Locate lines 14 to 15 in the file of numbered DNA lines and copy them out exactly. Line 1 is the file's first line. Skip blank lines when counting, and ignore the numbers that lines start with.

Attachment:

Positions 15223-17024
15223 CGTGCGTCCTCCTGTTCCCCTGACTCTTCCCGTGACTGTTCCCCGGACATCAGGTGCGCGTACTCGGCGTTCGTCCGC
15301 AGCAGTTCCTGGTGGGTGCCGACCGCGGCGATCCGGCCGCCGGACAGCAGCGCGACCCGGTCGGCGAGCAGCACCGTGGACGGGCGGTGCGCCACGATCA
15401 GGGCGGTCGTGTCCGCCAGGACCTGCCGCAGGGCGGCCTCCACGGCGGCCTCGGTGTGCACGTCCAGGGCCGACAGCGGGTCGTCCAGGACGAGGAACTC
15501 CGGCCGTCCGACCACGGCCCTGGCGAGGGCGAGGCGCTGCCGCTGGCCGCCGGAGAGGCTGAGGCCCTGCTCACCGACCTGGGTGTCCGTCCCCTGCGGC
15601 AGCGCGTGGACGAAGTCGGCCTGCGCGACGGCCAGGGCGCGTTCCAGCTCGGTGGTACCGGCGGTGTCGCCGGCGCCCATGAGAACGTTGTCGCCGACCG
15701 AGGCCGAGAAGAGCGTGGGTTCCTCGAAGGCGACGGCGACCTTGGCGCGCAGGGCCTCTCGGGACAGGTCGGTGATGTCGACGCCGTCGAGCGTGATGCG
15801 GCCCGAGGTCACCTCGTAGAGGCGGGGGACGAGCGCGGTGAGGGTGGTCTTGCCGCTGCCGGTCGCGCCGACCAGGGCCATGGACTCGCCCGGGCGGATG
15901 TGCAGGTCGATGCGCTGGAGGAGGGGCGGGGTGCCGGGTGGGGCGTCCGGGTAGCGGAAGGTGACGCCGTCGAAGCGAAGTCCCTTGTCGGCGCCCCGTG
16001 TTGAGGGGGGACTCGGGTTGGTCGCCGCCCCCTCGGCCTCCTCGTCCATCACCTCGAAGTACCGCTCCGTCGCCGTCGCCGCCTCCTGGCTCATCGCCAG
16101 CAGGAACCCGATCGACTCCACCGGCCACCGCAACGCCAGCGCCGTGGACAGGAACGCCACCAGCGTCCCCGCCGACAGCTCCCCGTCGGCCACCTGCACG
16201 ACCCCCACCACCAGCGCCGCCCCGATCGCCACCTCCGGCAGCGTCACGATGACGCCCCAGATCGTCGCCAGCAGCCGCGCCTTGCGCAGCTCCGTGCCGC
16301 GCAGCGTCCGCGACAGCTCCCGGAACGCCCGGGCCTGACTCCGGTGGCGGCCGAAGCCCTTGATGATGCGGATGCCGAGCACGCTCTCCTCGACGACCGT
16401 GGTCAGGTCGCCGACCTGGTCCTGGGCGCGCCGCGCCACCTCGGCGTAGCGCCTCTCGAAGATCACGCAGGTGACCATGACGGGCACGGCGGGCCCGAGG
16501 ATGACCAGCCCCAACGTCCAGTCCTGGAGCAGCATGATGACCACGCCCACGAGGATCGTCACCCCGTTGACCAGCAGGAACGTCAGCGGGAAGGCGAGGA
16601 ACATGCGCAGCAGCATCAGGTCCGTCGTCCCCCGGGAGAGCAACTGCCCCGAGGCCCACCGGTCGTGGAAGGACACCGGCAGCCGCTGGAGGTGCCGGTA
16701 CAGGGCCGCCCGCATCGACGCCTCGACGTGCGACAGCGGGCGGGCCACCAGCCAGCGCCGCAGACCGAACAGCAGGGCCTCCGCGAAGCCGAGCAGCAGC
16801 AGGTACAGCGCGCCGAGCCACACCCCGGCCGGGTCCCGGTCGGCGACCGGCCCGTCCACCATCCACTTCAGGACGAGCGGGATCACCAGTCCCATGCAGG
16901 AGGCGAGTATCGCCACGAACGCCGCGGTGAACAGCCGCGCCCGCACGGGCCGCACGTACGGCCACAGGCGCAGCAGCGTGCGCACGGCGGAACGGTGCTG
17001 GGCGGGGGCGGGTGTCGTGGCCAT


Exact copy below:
16401 GGTCAGGTCGCCGACCTGGTCCTGGGCGCGCCGCGCCACCTCGGCGTAGCGCCTCTCGAAGATCACGCAGGTGACCATGACGGGCACGGCGGGCCCGAGG
16501 ATGACCAGCCCCAACGTCCAGTCCTGGAGCAGCATGATGACCACGCCCACGAGGATCGTCACCCCGTTGACCAGCAGGAACGTCAGCGGGAAGGCGAGGA